Just imagine... It's a sunny summer day, and you're reclining on the grass by your local lake. The sun is glistening on the water. Ducks are happily gliding along with their duck pals. A cool breeze blows towards you, just as you were feeling a bit warm. Garbage is floating on the surface of the water, slowly poisoning fish and breaking down into micro plastics... Ah, what a classic 2019 image. These days, it's hard to enjoy a serene body of water without coming across some sort of plastic pollution — and an Australian city has developed a local solution to that. The City of Kwinana recently installed drainage nets in its water reserve, and the innovative filtration system has gone viral for being so simple yet brilliant.

The City of Kwinana, which is a suburb of Perth, Australia, first shared a photo of one of its nets on Facebook in August. People quickly flooded the comments section to praise the invention, and six months later, the post is still being shared all over the internet. Once it started going viral, the city opened up about the system in a detailed blog post on the municipality's website. There, Carol Adams, the mayor of the City of Kwinana, elaborated on exactly how the nets work.

Image: Plastics Europe

"The nets are placed on the outlet of two drainage pipes, which are located between residential areas and natural areas. This allows the nets to capture the gross pollutants carried by storm water from the local road network before those pollutants are discharged and contaminate the natural environment at the downstream end of the outlet area," Mayor Adams explained in a statement shared in the blog post. "This ensures that the habitat of the local wildlife is protected and minimizes the risk of wildlife being caught in the nets. To date no wildlife has been caught up in either of the City's nets."

Once nets fill up, city employees use a machine to lift them up and empty them into a truck. And no, it's not just a garbage truck headed for landfill. The truck actually brings the debris to a sorting facility, where compostable waste (like food scraps and leaves) and recyclable items are sorted and properly composted or recycled before the remaining waste is sent to landfill. As The Guardian explained, landfills do not provide the proper conditions for biodegradable waste to break down, so it's wonderful that Kwinana is going the extra mile and properly disposing of each item the nets capture.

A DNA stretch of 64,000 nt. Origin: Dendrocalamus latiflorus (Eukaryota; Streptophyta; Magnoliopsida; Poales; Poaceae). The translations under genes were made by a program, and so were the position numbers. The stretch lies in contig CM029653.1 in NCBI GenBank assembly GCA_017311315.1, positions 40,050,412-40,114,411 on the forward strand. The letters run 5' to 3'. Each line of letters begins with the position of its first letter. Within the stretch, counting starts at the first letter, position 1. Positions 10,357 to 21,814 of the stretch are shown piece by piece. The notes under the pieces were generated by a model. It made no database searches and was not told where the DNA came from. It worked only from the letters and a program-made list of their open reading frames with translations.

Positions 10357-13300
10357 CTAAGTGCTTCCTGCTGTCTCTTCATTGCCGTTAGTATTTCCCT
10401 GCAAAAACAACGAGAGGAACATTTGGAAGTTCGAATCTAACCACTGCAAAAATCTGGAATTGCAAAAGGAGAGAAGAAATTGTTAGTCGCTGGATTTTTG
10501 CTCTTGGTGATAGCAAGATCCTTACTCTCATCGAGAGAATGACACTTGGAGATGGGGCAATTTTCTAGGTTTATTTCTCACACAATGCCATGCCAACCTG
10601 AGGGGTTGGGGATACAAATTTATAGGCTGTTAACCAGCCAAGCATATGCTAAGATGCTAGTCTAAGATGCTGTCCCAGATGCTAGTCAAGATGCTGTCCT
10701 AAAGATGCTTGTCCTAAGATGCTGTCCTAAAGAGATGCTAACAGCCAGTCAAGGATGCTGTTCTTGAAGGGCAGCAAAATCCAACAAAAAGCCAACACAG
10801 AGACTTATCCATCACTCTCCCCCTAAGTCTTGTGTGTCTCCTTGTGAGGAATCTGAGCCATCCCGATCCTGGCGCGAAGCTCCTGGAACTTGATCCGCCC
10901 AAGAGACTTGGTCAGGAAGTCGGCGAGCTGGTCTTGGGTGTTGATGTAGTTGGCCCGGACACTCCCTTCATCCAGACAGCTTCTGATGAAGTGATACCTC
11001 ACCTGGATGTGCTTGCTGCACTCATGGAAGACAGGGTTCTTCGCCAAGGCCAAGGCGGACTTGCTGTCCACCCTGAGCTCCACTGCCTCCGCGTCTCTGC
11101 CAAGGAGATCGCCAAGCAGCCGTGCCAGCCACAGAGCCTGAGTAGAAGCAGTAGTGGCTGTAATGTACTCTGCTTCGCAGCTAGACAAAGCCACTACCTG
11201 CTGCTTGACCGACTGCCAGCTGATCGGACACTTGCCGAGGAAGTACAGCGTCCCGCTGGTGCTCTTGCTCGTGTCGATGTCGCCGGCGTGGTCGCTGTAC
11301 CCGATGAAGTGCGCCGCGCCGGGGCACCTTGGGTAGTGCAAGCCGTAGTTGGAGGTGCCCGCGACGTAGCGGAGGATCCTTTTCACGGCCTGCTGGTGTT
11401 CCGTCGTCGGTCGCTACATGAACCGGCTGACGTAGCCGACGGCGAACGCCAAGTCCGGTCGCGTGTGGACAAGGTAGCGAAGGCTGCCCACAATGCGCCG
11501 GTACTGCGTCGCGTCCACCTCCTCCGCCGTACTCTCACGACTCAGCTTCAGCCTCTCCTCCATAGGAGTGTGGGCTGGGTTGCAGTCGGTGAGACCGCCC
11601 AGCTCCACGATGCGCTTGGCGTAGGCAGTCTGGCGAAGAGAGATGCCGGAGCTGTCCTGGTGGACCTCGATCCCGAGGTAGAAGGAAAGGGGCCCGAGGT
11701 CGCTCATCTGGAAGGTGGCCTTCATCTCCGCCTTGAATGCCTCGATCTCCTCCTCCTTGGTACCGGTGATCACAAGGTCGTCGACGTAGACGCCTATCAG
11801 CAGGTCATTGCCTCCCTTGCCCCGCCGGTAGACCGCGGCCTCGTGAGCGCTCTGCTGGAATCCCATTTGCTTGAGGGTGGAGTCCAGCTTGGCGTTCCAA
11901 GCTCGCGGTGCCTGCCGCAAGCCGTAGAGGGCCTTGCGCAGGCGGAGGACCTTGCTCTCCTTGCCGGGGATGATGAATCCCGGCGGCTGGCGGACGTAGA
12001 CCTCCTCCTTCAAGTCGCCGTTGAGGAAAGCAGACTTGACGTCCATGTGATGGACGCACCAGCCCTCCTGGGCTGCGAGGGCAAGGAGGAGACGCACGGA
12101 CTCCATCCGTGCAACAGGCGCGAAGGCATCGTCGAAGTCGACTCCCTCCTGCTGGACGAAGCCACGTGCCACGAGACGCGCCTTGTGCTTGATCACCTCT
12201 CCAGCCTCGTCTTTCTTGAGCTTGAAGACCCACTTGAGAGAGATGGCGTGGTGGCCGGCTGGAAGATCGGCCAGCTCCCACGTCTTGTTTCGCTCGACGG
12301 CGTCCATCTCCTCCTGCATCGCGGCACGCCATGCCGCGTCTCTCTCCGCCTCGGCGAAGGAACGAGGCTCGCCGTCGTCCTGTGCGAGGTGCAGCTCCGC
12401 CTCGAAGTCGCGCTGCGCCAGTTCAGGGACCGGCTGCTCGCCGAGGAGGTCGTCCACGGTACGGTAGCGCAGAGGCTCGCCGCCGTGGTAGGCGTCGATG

From the time the two nets were installed at the Henley Reserve in March 2018, up until the post was written in August 2018, the nets filtered 370 kilograms (which is about 815 pounds) of waste from entering the city's water reserves, Adams said. And the City of Kwinana has no plans to quit while they're ahead. According to another post on the city's website, the City of Kwinana’s Engineering Design Team has their eyes on three other spots along the Henley Reserve that they are going to propose outfitting with similar nets as part of the city's 2019/2020 budget.

The idea looks pretty simple — but more work went into the nets than it seems. The City of Kwinana said that from start to finish, the two nets cost a little under $20,000. However, that fee is far less than what would have been required to hire a maintenance team to manually remove litter from the reserve. All of the work and finances invested so far are "expected to realise considerable cost savings in labour intensive work previously required to collect the rubbish scattered around the reserve by hand," according to Kwinana's blog post.

Kwinana's original Facebook post is full of comments about how genius and innovative the drainage nets are — but Kwinana is not the first to implement a drainage system like this. The Twitter account for Nelson, New Zealand tweeted that its council has been using a similar structure for a decade.

Kwinana's post going viral shows how powerful social media can be when it comes to implementing environmental change. Hopefully Kwinana will inspire other municipalities to invest in drainage nets in the near future.